Redbridge’s ‘hidden’ gay community boosted by police link-up

Redbridge police have joined forces with a new forum for gay, lesbian, bisexual and transgender (LGBT) people to improve their relationship with the community.

Specialist officers will draw on the support of the newly formed Redbridge Rainbow Community to engage more closely with the borough’s “hidden” gay community, and change the way the police are viewed by some sections of society.

The LGBT liaison team is also due to meet colleagues from central London, where there is an established and open gay community, to see what they can learn.

Chairman of Redbridge Rainbow Community Rick Patacky said: “Going back 10 or 20 years police had a really bad reputation with gay people, and gay men in particular still remember being victims themselves and being arrested.

“What we are doing now is changing the perception of the police. We want people to know who the police are now and what they can deal with.”


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Five specially trained LGBT liaison officers are working proactively with victims of gay hate crime offences, in an area where the LGBT community is seen as “invisible,” with no clubs, bars or public social events anywhere in the borough.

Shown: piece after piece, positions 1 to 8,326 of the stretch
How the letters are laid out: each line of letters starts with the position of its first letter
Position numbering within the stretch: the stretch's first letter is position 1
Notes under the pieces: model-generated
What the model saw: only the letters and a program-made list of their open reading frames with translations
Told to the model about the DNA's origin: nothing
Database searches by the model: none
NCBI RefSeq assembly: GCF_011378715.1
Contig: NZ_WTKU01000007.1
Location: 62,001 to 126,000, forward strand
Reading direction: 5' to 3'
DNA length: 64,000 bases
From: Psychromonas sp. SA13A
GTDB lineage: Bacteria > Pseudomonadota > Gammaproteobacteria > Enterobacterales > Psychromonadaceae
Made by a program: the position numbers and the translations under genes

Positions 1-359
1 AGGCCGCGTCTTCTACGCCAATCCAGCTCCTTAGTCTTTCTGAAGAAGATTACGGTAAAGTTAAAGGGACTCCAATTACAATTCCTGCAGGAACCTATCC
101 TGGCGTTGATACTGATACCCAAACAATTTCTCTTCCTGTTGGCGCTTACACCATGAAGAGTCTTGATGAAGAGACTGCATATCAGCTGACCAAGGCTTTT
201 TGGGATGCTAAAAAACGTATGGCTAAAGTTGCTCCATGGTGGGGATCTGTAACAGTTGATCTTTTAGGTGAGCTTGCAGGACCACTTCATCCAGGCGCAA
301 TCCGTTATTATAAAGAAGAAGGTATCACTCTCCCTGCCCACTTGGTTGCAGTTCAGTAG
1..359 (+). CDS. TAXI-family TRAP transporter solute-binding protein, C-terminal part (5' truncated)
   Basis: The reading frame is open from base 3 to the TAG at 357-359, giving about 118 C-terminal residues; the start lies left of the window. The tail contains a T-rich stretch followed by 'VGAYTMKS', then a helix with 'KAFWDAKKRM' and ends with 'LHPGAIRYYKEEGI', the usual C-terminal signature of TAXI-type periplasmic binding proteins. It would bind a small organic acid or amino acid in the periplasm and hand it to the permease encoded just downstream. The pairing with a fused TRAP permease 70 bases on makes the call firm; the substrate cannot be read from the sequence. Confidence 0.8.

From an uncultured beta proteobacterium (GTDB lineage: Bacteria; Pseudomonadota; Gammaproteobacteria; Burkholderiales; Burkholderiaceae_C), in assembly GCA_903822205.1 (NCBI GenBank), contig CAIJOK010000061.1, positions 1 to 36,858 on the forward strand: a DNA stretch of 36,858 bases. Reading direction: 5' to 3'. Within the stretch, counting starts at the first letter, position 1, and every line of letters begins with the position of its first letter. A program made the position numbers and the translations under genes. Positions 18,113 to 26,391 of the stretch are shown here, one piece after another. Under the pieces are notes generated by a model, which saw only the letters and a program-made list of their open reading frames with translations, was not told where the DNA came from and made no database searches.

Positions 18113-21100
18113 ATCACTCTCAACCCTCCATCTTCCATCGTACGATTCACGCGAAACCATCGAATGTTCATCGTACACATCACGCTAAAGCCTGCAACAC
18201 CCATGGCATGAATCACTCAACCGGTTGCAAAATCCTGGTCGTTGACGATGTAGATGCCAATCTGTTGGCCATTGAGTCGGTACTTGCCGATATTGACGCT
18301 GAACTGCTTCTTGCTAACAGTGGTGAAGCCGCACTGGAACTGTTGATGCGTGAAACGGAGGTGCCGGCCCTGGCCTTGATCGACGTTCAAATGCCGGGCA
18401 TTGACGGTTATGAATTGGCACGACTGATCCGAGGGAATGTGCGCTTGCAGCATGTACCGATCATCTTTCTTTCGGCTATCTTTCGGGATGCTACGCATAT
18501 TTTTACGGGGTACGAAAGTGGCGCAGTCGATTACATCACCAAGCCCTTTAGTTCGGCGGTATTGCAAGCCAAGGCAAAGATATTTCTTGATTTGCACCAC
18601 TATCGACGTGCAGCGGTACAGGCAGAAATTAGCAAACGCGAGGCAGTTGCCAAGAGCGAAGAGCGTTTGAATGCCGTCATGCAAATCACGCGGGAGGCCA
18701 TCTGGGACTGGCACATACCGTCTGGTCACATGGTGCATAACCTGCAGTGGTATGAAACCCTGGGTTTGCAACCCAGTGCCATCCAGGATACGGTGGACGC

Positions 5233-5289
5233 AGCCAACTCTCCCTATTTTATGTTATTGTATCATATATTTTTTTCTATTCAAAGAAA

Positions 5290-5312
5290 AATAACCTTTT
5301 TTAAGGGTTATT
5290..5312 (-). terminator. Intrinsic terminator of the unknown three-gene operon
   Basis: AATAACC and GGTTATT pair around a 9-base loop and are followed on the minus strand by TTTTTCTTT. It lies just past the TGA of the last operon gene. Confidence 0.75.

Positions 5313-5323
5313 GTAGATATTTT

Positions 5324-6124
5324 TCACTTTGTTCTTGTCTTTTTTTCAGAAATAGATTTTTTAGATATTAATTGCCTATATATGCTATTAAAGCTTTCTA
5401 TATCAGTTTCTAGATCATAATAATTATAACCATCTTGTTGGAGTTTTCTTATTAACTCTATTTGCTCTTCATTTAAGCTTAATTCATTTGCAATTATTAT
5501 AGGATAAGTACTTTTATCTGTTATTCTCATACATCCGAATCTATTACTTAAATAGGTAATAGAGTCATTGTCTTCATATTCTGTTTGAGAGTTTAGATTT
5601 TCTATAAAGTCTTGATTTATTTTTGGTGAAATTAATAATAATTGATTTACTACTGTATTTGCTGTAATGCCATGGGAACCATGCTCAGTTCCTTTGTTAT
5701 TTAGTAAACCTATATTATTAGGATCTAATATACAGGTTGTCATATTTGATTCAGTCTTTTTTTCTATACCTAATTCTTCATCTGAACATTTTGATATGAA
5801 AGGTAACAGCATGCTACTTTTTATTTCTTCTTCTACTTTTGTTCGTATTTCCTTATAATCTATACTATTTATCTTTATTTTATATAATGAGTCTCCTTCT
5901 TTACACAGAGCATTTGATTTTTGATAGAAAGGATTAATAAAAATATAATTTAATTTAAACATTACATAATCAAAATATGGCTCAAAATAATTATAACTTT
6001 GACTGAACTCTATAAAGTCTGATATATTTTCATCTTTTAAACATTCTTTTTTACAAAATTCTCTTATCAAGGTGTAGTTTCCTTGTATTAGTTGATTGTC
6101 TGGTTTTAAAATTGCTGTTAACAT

Pc Anton Brown said: “There used to be gay venues in Redbridge but they have gone now, so our community is pretty invisible.

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“As a gay man who has lived in Redbridge all my life I have never been out around here – we always jump on a train and go to the West End.

“If there was a social event locally that would be a good start.”

Mr Brown, who marched side-by-side with fellow officers at the last Gay Pride March in London, added: “There are a lot of gay people in Redbridge but if they don’t feel supported by police and the community they won’t feel comfortable to show it.”

Fortunately, according to Insp Dave Brewster, partnerships inspector at Redbridge Police, incidents of gay hate crime within the borough is very low, one every few months, so his officers have been looking at other ways they can support the community.

They regularly search the databases of neighbouring boroughs, and central London, to see if they can be of any help to victims of homophobic crime there who are from Redbridge.

Insp Dave Brewster said: “The liaison officers will advise the investigating officer on sensitivities and are in touch with the LGBT community.

“We want people to know that they can come out and there will be people, and a police team, around to support them.”

He added: “Those from the LGBT community often experience huge amounts of prejudice, disrespect, as with all areas of policing, we rely on the information on which to act.”

Sgt Steve Beyler, who has been in the role for nine months, said: “It’s important to realise that you don’t have to be gay to do this role, it can be people from all different backgrounds.

“We have been looking at areas where there is a far more visible gay community, like around the West End, and we have been working closely with them, and will be going to meet them next month.”

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